As defined by RationalWiki, “survivorship bias is a cognitive bias that occurs when someone tries to make a decision based on past successes, while ignoring past failures. It is a specific type of selection bias.” Applied to CX, it’s when you focus only on existing customers and ignore those who have left.
Let’s look at an example. There’s a national sports bar which saw its CX scores continually improving. Unfortunately, at the same time, revenue was declining. While CX was celebrating, the rest of the organization was panicked.
One reason: The restaurant focused on the guests who gave the highest scores, which were the hard-core sports fans. To please them, the noise got louder and the food got worse. That sports fan loved it even more and continued to give high scores, but the family visitors were annoyed. As more families stopped coming (removing the guests who gave the restaurant lower scores), CX scores kept increasing, leading the restaurant to its death spiral.
Focusing on the “best” customers is a pretty common approach, but following this advice too far is a disservice to your company. You need to understand the needs of all your customers – and then make deliberate decisions on the trade-offs. It may be that focusing on your best customers is the right answer – but it can also lead you to trouble. By doubling down on the top customers, you may chase the rest away.
What can you do to avoid this problem? Four ideas:
- Follow customers over time. If your scores increase, are the same people giving you better scores or are the low scorers leaving? If it’s the former, pat yourself on the back – you’re making a difference! But if they’re leaving you, that’s a big red flag.
- Rigorously segment your audience and look for the causes for the different scores. Evaluate:
- Demographics. In the 2000s, Best Buy found that female shoppers wanted a shopping experience different from their core male shopper. Recognizing and acting on this difference led to a significantly better shopping experience for everybody.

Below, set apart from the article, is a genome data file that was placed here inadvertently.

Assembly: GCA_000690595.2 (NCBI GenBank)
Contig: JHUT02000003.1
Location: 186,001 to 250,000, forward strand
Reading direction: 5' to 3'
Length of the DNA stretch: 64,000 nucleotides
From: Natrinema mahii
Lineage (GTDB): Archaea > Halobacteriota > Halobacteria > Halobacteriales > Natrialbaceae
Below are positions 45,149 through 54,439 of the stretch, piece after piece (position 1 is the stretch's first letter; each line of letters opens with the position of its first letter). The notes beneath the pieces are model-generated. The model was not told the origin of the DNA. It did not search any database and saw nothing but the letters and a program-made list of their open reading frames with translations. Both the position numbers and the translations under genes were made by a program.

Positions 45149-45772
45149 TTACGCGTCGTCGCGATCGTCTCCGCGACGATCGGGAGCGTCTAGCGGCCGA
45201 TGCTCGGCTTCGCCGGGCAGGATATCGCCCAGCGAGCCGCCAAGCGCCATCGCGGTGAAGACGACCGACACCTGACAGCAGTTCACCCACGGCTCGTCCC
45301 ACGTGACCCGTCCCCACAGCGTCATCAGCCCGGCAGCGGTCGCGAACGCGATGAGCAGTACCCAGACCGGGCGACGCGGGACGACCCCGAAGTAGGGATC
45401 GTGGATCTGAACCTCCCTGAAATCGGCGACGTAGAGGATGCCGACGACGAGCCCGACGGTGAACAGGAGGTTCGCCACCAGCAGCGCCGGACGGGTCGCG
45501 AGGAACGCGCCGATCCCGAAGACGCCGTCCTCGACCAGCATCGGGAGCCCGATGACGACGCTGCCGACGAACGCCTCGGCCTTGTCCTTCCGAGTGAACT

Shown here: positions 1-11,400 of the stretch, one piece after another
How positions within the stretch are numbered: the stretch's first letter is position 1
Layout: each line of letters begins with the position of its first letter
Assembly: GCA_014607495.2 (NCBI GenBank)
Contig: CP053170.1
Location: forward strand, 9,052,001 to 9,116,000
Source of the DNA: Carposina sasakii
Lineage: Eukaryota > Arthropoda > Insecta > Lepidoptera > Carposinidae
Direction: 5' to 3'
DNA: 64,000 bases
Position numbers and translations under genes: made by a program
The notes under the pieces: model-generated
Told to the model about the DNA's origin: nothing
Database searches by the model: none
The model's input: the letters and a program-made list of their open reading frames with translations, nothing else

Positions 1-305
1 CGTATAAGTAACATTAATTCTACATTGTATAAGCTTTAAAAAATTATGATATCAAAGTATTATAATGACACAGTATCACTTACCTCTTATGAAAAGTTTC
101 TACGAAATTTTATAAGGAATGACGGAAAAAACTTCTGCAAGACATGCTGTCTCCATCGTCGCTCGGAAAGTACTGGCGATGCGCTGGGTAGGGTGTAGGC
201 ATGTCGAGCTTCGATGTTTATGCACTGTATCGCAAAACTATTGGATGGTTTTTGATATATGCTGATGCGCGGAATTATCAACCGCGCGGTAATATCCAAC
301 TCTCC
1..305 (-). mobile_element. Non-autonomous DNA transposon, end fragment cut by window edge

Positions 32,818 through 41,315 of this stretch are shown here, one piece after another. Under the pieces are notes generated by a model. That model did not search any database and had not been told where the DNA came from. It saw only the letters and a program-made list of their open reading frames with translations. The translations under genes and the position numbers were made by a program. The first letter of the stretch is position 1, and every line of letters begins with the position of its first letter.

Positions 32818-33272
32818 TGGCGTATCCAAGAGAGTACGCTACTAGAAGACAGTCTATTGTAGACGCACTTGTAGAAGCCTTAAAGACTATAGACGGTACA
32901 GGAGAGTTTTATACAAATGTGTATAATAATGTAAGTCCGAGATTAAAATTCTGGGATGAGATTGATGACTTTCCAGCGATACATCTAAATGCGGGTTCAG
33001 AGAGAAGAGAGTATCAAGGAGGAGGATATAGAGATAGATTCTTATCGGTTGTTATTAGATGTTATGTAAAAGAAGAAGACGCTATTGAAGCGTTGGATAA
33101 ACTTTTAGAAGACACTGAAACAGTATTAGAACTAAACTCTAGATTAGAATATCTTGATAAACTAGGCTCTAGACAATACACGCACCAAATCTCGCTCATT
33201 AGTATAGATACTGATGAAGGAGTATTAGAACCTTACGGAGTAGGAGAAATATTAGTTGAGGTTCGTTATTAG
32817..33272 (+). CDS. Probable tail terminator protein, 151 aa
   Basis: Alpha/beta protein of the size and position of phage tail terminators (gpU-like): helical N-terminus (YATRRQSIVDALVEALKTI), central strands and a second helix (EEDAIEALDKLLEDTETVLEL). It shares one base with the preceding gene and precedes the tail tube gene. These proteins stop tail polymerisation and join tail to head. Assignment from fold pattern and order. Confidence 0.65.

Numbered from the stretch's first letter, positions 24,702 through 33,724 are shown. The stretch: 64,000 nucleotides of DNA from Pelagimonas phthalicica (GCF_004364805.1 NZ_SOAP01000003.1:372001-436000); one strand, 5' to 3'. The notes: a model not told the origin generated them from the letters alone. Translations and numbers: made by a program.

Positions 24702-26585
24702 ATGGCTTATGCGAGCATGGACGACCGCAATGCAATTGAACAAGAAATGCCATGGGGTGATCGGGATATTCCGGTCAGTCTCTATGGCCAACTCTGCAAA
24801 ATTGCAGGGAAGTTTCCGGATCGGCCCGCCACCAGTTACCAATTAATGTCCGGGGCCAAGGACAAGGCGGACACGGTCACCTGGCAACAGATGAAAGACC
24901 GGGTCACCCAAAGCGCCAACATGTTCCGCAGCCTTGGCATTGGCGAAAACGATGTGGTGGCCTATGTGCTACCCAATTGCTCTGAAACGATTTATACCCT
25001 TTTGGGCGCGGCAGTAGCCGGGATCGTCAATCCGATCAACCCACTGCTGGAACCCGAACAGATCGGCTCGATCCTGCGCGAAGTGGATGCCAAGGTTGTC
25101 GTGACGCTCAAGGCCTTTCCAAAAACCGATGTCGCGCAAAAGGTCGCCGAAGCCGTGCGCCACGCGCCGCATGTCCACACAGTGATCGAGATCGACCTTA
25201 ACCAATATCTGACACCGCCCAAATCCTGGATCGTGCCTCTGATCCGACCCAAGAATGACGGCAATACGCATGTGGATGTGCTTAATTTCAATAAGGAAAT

- Firmographics. This is the B2B alternative to demographics. I met with a digital leader last week who noticed that smaller customers provided a disproportionate level of profitability and were also cheaper to serve. He is focusing on their different needs, which are disguised in their existing survey process.
- Product selection. We work with a manufacturer with three product lines and discovered that customers of one product line had needs that were divergent from the other two.
- Usage. In the restaurant example, time of day was one way to suss out the different types of customers with different needs.
- Attitudinal. When we worked with a financial services firm, we found their independent sales channel had two very different attitudes: a sales focus, and a consultative focus. Each had very different needs in their customer experience.
- Map the defectors. Find out what the defectors want and how their journey varies from those who give you higher scores. Of course, you don’t have to do a journey map, but it’s an effective way to see how the audiences vary.
- Customize your offerings. Can you provide segmented offerings? Perhaps a different menu for families, or a separate part of the restaurant with enough sports to fit your brand without overwhelming casual fans. For B2B companies, perhaps a different sales or service model with similar costs, but more-tailored outcomes.
Doing this requires a very different approach than you may be used to, getting away from your PowerPoints, and instead meeting with your product and service teams to create a differentiated offering. It’s also the best way to make sure you don’t meet the same fate as the now-unemployed CX team at that restaurant.